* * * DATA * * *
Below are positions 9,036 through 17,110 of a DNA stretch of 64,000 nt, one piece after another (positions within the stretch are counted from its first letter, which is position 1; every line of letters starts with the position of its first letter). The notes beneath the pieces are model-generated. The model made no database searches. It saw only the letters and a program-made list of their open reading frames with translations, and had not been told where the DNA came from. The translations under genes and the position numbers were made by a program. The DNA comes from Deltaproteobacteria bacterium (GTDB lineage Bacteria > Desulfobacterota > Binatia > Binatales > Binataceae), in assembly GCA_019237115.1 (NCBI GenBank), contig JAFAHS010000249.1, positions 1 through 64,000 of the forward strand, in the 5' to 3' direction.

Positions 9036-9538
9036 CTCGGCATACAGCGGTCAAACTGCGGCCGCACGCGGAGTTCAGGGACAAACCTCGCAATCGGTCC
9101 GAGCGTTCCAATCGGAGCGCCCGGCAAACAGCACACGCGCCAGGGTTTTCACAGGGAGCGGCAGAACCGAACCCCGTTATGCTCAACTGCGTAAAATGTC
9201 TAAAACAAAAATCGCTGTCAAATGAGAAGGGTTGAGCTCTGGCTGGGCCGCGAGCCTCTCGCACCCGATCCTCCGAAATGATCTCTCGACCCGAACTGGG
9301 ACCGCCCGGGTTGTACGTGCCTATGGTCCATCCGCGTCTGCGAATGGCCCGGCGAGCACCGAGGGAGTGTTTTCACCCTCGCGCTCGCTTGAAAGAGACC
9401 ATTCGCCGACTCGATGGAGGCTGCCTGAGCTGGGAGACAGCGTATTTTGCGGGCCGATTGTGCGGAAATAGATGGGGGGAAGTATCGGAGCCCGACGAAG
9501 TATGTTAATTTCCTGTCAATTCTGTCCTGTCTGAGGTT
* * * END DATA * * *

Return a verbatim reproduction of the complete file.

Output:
Below are positions 9,036 through 17,110 of a DNA stretch of 64,000 nt, one piece after another (positions within the stretch are counted from its first letter, which is position 1; every line of letters starts with the position of its first letter). The notes beneath the pieces are model-generated. The model made no database searches. It saw only the letters and a program-made list of their open reading frames with translations, and had not been told where the DNA came from. The translations under genes and the position numbers were made by a program. The DNA comes from Deltaproteobacteria bacterium (GTDB lineage Bacteria > Desulfobacterota > Binatia > Binatales > Binataceae), in assembly GCA_019237115.1 (NCBI GenBank), contig JAFAHS010000249.1, positions 1 through 64,000 of the forward strand, in the 5' to 3' direction.

Positions 9036-9538
9036 CTCGGCATACAGCGGTCAAACTGCGGCCGCACGCGGAGTTCAGGGACAAACCTCGCAATCGGTCC
9101 GAGCGTTCCAATCGGAGCGCCCGGCAAACAGCACACGCGCCAGGGTTTTCACAGGGAGCGGCAGAACCGAACCCCGTTATGCTCAACTGCGTAAAATGTC
9201 TAAAACAAAAATCGCTGTCAAATGAGAAGGGTTGAGCTCTGGCTGGGCCGCGAGCCTCTCGCACCCGATCCTCCGAAATGATCTCTCGACCCGAACTGGG
9301 ACCGCCCGGGTTGTACGTGCCTATGGTCCATCCGCGTCTGCGAATGGCCCGGCGAGCACCGAGGGAGTGTTTTCACCCTCGCGCTCGCTTGAAAGAGACC
9401 ATTCGCCGACTCGATGGAGGCTGCCTGAGCTGGGAGACAGCGTATTTTGCGGGCCGATTGTGCGGAAATAGATGGGGGGAAGTATCGGAGCCCGACGAAG
9501 TATGTTAATTTCCTGTCAATTCTGTCCTGTCTGAGGTT